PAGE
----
Female Monastics in Thailand Barred From Paying Respects to Late King
As millions of people across Thailand continue to mourn the passing of the widely beloved King Bhumibol Adulyadej (9 June 1946–13 October 2016), and Thais flock to pay their respects at Bangkok’s Grand Palace, where the late monarch lies in state, one segment of society in this Buddhist kingdom has been blocked from visiting the royal funeral ceremony—bhikkhunis, or fully ordained female monastics.
A recent commentary in the Bangkok Post newspaper notes that in December, a group of bhikkhunis from the central province of Nakhon Pathom were turned away from the Grand Palace and reprimanded for wearing the saffron robes of Theravada monks. In a similar incident in November, a party of bhikkhunis from the southern province of Songkhla were also denied entry. Both groups were confronted by officials from the National Office of Buddhism and Mahachulalongkornrajavidyalaya, a Buddhist university, who are in charge of screening monastic visitors.
While predominantly a Theravada Buddhist country—93.2 per cent of Thailand’s population of 69 million identify as Buddhists, according to 2010 data from the Washington, DC-based Pew Research Center—Thailand has never officially recognized the full monastic ordination of women, which is still banned there. Despite this official opposition, communities of female renunciants do exist, some of whom have been ordained overseas, but they do not enjoy the same level of societal acceptance as their male counterparts. By comparison, the Mahayana branch of Buddhism more common in East Asia has historically ordained women.
“We were shocked and humiliated,” recalled Venerable Dhammananda Bhikkhuni, who ordained in Sri Lanka in 2001, becoming Thailand’s first fully ordained Theravada nun. “We’d already received confirmation from the palace office that our turn to pay respects to the late monarch was set for 3.30pm. So we didn’t expect this to happen at all.” (Bangkok Post)
“We explained . . . that as Theravada bhikkhuni ordained in Sri Lanka, we are not part of the Thai clergy. So the rules prohibiting female ordination by the Thai clergy do not apply to us. Besides, we have already received the palace’s permission to come,” said Venerable Dhammananda, who had led 70 bhikkhunis and novices to the royal funeral.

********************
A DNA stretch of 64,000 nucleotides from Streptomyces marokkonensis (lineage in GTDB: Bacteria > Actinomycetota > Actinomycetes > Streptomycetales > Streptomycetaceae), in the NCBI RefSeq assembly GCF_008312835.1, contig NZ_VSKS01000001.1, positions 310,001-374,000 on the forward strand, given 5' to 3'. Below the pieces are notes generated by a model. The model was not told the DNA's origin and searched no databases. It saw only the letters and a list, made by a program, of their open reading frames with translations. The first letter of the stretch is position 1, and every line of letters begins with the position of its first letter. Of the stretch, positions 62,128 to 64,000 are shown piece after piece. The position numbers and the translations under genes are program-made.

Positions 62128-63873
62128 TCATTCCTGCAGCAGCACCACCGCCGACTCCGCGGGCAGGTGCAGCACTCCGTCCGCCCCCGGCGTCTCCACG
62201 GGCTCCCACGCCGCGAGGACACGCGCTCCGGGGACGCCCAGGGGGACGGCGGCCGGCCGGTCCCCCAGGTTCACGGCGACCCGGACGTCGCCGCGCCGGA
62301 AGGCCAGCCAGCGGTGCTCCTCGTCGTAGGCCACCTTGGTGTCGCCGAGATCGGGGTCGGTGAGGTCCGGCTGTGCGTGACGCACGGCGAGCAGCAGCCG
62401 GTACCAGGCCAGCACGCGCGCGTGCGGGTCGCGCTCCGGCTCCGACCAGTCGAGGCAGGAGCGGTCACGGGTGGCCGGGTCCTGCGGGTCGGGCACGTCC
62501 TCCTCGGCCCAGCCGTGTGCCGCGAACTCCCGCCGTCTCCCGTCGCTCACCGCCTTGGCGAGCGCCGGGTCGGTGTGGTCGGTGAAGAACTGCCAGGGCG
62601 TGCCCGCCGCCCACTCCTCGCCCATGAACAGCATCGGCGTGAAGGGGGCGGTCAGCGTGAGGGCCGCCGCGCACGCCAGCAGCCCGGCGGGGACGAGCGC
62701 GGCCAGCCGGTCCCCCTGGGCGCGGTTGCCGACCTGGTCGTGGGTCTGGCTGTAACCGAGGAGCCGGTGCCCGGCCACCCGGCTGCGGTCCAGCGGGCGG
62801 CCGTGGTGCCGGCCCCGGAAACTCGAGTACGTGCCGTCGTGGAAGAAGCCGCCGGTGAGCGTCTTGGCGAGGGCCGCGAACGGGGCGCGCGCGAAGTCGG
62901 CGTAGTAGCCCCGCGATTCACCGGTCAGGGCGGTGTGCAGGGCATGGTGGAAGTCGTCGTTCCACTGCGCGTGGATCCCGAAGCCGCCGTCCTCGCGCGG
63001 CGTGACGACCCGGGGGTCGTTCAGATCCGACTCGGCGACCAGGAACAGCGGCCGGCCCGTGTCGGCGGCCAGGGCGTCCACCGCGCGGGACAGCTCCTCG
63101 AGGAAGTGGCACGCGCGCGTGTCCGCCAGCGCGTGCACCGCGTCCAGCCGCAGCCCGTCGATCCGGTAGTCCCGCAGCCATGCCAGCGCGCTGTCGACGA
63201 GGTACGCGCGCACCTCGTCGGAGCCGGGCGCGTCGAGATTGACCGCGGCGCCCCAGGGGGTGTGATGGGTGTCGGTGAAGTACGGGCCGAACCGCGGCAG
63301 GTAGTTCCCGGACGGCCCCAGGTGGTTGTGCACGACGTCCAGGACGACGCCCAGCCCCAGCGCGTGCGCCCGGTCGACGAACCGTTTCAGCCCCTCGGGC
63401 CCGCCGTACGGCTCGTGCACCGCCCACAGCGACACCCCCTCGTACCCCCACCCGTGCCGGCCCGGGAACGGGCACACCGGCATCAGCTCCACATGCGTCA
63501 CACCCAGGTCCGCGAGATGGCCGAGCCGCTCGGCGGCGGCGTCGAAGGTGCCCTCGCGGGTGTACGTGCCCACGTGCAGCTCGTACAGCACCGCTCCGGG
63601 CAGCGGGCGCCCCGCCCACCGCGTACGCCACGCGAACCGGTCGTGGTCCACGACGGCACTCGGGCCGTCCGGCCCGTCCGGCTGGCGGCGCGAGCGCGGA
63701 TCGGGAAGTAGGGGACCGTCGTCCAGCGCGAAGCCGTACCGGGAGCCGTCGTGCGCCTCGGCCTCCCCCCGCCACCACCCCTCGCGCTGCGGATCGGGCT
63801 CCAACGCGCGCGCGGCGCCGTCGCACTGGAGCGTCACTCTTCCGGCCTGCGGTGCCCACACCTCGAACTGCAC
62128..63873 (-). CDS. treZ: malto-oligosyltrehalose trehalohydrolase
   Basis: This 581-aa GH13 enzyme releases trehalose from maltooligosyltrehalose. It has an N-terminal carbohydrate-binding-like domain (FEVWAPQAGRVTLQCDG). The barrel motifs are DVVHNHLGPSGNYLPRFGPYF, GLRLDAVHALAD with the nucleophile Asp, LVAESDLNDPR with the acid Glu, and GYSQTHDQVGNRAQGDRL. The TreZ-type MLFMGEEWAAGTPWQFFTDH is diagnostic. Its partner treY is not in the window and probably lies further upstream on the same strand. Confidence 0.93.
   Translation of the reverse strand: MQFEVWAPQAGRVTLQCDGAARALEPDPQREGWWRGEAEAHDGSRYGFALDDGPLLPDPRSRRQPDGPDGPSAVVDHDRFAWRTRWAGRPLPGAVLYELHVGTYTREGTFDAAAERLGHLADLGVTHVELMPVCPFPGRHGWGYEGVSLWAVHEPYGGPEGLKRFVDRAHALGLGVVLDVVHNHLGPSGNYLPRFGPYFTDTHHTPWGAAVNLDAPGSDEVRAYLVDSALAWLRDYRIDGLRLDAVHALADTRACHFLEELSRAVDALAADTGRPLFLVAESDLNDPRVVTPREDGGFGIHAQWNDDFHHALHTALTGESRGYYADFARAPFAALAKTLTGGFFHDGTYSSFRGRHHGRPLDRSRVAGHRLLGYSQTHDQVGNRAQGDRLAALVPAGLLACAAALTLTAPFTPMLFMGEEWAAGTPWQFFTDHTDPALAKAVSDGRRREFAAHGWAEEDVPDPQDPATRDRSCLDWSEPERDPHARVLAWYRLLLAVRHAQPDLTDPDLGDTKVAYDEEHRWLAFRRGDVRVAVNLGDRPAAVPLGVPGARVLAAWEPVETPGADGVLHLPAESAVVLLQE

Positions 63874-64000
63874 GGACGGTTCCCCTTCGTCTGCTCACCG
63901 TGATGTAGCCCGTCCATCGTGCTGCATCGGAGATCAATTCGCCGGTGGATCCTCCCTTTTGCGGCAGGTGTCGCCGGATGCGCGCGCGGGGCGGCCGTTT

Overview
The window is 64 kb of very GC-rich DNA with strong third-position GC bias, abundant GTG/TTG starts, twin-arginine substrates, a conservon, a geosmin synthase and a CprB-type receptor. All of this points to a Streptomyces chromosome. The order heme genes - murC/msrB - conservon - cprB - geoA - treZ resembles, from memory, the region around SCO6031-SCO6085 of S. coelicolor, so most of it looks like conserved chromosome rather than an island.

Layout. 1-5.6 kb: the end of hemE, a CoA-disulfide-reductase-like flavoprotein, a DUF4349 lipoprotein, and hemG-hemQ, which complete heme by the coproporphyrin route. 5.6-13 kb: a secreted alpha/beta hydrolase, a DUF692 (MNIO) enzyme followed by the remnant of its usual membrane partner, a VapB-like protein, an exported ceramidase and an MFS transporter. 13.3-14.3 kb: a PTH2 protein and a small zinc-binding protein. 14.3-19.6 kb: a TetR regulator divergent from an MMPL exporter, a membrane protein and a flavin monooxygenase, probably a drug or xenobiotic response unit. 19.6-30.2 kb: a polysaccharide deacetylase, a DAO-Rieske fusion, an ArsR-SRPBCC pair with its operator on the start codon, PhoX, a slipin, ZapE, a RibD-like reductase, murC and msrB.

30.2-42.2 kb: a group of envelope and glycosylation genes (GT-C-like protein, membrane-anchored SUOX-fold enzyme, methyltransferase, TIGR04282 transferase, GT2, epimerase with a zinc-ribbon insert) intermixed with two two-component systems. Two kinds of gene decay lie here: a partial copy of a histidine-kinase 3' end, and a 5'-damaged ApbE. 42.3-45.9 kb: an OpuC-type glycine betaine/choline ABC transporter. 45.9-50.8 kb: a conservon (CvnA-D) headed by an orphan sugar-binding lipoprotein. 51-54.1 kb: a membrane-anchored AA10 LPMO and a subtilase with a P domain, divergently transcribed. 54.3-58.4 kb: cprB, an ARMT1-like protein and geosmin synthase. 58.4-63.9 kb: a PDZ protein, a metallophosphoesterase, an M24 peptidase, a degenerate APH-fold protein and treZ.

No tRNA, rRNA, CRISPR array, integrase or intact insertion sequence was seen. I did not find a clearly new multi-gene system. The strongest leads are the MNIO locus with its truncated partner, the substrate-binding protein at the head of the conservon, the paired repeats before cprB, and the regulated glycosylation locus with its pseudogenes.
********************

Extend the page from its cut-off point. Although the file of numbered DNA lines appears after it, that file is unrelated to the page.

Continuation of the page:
The late king, Bhumibol Adulyadej, also known as Rama IX as the ninth monarch of the Chakri dynasty, was the world's longest-serving head of state and the longest-reigning monarch in Thai history, having reigned for more than 70 years. Widely loved and respected in Thailand, he was seen as a unifying figure of stability in the country that has struggled through decades of political instability punctuated by numerous military coups. His only living son, Maha Vajiralongkorn, has since assumed the throne.
According to the official in charge, Assistant Professor Teerapak Chaichana of the monastic university, “All this is a matter of rules and regulations, not discrimination.” In addition to female monks, Prof. Teerapak said, monastics who had been ostracized by the Ecclesiastic Council were also unable to visit the funeral rites for the late monarch because they lacked the necessary clerical certification. He added that white-robed Buddhist nuns, who are not ordained monastics, were only allowed to enter through the channel designated for lay people. However, foreign monks and bhikkhuni with passports were permitted to enter, he observed.
Despite this very open opposition from the male-dominated officialdom of Thailand’s monastic sangha, Ven. Dhammananda remains undaunted. Bhikkhunis in Thailand are winning the hearts and minds of lay Buddhists, and the nuns of Songdhammakalyani Monastery, which Ven. Dhammananda heads, are fully socially engaged. Their activities include visiting prisons to provide Dhamma teachings, helping the poor and deprived, and maintaining ties with nearby communities in Nakhon Pathom. According to media reports, hundreds of lay Buddhists regularly visit the monastery to hear Dhamma talks delivered by Venerable Nandanyani Bhikkhuni, a former mathematician. The monastery also holds weekend Dhamma camps, which include meditation instruction for parents and their children.
“Actually, we have received support from many broad-minded monks. Change is taking place in favor of female ordination, not only in Thailand but elsewhere in the world,” said Ven. Dhammananda. “Whatever challenges lie ahead, we will still practice as Bhikkhuni. Whatever resistance from the establishment, more women will choose to pursue a spiritual path as female monastics.” (Bangkok Post)
Female monks barred from paying respects (Bangkok Post)
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